A collection of 1,000 plants managed by the Irish Garden Plant Society (IGPS) has been awarded National Plant Collection status by Plant Heritage.

Plant Heritage is a UK based organisation who work to conserve the diversity of garden plants. The Irish Garden Plant Society is an Irish organisation with the same aims.

The collection, which has been 40 years in the making, comprises 1,000 plants, which have been bred, collected, or named after Irish horticulturists and/or historic plant hunters. They are located in 75 locations in both Northern Ireland and the Republic of Ireland. Here in the National Botanic Gardens of Ireland we have hundreds of them represented. Some of these plants are commonplace such as Taxus baccata ‘Fastigiata’ (the Irish yew), whereas others, like Iris ‘Kilbroney Marble’ are scarce.

Stephen Butler, Heritage Plants Coordinator at the Irish Garden Plant Society said:

“One of the plants in our collection, Primula ‘Julius Caesar’ was presumed extinct, but excitingly it was rediscovered in the late 1990s by one of our members. Now, I’m delighted to say it has been spread across several gardens, and while it’s still not commercially available, it is no longer at risk of becoming extinct, which is fantastic.”

The collection is based on work by Dr Charles Nelson, a horticultural taxonomist who helped form the IGPS in 1981. Dr Nelson was Taxonomist at the National Botanic Gardens from 1976 to 1995. The Irish Garden Plant Society published A Heritage of Beauty – The Garden Plants of Ireland in 2000 after 20 years of research by Nelson. This encyclopaedia lists over 5,300 plants with an Irish connection, and while many are no longer in existence, Irish Garden Plant Society members have helped keep many alive over the past 40 years, which now form this newly accredited National Plant Collection. Since A Heritage of Beauty was published, over 100 cultivars with an Irish connection have been named and added to a database maintained by the Irish Garden Plant Society. This list comprises thousands of plants linked to Ireland, with all records maintained so that if any details about any plant (such as origin or date of introduction) is required, it is all in one place.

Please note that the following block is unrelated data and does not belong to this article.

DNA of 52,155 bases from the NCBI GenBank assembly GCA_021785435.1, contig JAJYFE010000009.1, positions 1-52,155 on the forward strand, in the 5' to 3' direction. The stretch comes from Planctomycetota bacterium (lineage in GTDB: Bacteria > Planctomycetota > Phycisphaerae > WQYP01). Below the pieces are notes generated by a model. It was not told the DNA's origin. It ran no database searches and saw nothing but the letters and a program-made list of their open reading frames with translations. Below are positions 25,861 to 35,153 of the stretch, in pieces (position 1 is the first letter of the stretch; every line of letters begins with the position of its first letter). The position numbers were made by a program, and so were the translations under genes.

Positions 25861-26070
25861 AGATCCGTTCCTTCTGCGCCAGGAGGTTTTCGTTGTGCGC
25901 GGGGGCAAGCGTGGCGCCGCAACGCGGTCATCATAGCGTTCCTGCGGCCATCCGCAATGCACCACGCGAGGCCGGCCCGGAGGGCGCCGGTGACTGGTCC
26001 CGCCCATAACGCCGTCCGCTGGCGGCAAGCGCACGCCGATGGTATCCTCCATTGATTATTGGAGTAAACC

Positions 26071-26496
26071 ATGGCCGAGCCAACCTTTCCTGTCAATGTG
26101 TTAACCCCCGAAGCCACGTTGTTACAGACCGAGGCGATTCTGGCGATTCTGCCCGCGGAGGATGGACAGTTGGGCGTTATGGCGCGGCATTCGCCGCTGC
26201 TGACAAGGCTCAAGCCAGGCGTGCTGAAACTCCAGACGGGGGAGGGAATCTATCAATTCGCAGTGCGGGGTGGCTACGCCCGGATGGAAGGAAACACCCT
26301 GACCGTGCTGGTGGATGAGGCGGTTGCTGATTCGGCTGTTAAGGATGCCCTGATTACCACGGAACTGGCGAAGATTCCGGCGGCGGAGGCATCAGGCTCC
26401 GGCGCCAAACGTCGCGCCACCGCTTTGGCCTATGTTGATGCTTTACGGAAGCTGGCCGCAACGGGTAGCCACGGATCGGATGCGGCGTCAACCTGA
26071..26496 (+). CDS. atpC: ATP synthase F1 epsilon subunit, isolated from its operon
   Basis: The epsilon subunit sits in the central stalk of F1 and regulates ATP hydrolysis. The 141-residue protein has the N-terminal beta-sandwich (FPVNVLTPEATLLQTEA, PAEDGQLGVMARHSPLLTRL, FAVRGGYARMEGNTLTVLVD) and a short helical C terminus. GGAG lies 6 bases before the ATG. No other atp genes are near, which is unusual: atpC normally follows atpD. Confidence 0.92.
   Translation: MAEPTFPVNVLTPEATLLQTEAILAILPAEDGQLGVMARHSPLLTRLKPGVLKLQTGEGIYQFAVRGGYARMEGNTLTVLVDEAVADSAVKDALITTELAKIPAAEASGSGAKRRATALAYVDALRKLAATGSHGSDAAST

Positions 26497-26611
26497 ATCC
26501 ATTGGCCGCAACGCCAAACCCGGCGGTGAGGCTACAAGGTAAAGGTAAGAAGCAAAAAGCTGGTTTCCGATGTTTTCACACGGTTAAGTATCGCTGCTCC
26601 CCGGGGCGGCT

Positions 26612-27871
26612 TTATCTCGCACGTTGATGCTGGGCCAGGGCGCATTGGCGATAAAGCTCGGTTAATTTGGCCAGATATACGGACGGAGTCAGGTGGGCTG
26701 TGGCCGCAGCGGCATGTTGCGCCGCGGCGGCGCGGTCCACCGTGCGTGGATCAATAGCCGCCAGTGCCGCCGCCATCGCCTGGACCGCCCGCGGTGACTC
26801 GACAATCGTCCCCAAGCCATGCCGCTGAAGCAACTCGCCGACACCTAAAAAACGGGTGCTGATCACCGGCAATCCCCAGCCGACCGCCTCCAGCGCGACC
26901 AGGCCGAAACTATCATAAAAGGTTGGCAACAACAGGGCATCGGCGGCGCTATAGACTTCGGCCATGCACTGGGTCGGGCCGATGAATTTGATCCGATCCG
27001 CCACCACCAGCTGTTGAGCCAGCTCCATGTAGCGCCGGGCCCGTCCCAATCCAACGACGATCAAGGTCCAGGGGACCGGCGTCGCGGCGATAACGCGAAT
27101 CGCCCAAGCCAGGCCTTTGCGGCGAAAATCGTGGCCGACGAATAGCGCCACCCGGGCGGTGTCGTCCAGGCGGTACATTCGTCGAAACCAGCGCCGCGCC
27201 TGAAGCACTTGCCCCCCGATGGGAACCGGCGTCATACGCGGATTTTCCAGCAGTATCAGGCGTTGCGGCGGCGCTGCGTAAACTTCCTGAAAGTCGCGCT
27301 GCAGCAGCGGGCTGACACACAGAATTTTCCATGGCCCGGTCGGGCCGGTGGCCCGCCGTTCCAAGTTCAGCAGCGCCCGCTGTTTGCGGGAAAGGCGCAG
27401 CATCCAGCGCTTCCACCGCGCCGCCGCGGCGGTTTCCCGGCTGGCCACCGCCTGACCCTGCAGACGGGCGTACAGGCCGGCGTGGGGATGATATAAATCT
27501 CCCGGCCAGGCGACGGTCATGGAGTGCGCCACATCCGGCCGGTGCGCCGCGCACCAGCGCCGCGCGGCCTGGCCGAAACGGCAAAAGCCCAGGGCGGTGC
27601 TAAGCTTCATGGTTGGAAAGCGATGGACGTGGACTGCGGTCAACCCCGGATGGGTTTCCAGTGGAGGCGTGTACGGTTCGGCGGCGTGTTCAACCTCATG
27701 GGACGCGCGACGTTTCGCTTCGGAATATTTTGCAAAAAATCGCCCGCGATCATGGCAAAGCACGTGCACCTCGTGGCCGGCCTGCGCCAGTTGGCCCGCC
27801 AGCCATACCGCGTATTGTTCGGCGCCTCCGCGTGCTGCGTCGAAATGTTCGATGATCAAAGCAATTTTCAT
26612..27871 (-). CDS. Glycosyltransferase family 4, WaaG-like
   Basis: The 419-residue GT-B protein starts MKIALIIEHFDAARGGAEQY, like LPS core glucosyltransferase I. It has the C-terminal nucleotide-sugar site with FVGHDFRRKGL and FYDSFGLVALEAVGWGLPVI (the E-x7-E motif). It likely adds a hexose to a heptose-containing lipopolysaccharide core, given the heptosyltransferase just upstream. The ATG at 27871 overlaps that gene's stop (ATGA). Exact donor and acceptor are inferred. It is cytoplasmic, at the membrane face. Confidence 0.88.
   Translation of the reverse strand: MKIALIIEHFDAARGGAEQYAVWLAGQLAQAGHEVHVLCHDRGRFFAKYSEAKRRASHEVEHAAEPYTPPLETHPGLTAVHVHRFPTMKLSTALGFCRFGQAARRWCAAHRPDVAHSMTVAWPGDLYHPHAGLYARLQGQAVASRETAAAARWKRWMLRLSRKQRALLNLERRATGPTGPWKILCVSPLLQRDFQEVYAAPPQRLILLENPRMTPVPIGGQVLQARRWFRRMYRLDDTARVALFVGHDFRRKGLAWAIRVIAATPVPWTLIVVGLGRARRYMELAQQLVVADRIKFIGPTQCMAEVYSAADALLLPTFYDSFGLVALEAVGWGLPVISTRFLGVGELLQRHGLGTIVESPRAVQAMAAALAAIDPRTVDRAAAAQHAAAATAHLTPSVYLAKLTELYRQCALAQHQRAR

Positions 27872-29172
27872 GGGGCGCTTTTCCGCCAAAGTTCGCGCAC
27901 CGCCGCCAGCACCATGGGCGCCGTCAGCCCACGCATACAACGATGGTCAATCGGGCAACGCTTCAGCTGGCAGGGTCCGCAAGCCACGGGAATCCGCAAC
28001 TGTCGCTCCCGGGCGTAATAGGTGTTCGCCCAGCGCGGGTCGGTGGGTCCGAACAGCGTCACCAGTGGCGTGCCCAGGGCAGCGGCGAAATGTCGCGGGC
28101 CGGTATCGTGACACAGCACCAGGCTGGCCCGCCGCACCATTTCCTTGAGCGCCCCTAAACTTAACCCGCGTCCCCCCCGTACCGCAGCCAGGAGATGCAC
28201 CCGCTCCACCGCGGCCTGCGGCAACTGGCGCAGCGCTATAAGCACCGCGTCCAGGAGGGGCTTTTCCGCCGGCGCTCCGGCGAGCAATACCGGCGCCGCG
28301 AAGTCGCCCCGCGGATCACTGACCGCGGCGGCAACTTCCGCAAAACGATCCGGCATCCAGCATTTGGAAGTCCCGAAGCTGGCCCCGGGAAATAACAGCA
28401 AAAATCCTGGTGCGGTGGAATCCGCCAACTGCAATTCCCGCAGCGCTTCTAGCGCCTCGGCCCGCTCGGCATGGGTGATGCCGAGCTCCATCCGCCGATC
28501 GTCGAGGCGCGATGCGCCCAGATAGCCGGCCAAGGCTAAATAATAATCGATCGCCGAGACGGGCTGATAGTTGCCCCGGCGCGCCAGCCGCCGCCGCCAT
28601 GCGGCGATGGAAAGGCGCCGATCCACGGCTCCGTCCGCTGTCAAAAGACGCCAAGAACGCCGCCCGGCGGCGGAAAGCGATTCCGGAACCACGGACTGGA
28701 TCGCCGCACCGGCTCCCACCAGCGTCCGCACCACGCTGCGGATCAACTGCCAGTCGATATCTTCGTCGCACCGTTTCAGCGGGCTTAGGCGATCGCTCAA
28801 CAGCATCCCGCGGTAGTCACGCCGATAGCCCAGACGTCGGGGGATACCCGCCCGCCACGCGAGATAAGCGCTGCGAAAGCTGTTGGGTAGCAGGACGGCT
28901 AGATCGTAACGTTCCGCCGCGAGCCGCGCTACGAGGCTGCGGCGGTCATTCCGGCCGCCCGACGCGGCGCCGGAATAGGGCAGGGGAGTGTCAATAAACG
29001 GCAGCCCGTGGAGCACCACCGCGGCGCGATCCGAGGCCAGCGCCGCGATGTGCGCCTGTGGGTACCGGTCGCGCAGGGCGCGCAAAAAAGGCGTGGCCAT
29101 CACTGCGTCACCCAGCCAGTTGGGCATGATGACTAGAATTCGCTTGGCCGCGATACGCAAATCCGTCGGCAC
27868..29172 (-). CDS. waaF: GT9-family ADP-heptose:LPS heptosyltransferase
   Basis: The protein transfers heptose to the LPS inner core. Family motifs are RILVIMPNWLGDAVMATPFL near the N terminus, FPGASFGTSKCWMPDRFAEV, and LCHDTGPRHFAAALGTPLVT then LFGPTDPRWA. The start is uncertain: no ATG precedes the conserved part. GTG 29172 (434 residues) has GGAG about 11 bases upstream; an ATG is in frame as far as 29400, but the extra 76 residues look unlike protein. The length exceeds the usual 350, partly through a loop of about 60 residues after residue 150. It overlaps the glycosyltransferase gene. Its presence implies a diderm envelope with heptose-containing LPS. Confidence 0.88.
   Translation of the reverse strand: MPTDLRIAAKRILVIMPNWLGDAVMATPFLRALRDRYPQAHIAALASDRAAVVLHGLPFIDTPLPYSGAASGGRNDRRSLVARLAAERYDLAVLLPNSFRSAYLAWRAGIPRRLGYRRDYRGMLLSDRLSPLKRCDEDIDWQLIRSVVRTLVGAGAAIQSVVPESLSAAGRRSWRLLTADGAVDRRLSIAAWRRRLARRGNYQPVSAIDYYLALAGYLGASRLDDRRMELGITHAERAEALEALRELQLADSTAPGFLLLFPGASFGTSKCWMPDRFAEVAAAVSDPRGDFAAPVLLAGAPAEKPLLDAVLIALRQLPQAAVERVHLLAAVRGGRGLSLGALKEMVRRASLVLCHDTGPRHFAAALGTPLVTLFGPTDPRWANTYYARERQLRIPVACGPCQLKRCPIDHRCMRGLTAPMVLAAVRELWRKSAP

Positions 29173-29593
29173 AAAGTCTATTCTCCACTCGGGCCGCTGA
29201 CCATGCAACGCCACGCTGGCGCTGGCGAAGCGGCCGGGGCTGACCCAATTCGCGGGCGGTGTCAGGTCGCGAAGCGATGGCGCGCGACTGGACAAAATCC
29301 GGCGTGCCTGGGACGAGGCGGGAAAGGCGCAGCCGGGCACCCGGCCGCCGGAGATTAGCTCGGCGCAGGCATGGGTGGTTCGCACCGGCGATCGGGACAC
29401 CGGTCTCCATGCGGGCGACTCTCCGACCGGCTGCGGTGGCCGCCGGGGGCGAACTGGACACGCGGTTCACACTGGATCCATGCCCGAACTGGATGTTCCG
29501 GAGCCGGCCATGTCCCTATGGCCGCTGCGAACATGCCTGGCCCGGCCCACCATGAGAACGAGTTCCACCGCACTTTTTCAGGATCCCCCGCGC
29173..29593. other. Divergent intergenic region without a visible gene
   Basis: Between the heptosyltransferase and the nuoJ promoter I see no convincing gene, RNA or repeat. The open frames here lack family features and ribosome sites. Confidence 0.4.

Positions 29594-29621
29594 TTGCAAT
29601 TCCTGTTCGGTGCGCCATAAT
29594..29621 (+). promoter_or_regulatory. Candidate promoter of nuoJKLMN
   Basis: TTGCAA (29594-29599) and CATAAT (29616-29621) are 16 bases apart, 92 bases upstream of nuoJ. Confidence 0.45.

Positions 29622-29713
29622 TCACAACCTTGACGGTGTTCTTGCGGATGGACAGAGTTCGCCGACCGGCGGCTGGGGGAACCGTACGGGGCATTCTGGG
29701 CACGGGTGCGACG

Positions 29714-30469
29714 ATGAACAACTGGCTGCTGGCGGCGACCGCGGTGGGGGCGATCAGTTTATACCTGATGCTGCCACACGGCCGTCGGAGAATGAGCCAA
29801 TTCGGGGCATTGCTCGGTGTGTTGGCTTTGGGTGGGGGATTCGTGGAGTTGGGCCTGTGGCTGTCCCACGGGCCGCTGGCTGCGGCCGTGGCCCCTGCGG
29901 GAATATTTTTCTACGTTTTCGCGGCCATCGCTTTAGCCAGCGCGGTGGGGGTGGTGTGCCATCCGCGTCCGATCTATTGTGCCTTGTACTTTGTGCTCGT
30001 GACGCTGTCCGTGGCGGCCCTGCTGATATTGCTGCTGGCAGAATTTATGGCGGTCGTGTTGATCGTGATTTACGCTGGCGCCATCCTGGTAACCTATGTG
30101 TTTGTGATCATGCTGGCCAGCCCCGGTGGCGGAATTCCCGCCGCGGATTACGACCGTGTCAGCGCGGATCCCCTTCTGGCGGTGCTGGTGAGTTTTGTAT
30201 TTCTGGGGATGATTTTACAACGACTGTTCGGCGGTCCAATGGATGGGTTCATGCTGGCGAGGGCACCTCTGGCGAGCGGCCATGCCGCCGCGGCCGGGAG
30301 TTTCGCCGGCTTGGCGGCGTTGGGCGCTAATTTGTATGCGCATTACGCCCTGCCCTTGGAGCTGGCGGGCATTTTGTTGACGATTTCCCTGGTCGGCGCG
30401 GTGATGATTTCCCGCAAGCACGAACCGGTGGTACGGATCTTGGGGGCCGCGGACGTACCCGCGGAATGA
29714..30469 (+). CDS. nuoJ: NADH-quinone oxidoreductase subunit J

Dr Mary Forrest, chair of the Irish Garden Plant Society added:

“We have been committed to conserving Ireland’s horticultural heritage for over 40 years, and the society is very honoured to have now been awarded National Plant Collection status by Plant Heritage. It is recognition of the value of the work of the society, the original research by Dr Charles Nelson and the past – and ongoing – hard work by all of our society members.”

Every plant has a link to Ireland, and must fall within one of the following categories:

  • Found or introduced by an Irish plantsman and/or collector, such as Augustine Henry
  • Bred or found in an Irish nursery, such as Ravensberg Nursery in Co. Offaly
  • Bred or found in an Irish garden, like the National Botanic Gardens of Ireland, Glasnevin.

Plant Heritage and the Irish Garden Plant Society both seek to rediscover and reintroduce cultivated plants into popular use by encouraging their propagation and distribution, so that they are grown as widely as possible. They work closely with other conservation bodies such as botanic gardens.

Gardener Ita Patton holds Aspidistra lurida ‘Irish Mist’ at the National Botanic Gardens, Glasnevin. This cultivar was named from plants growing in the Aquatic House in 1990, but evidently the Aspidistra was in cultivation at Glasnevin for many years before it was recognised as worthy of a separate name. (Nelson, C. A Heritage of Beauty – The Garden Plants of Ireland, 2000)


Aspidistra lurida ‘Irish Mist’ leaf close up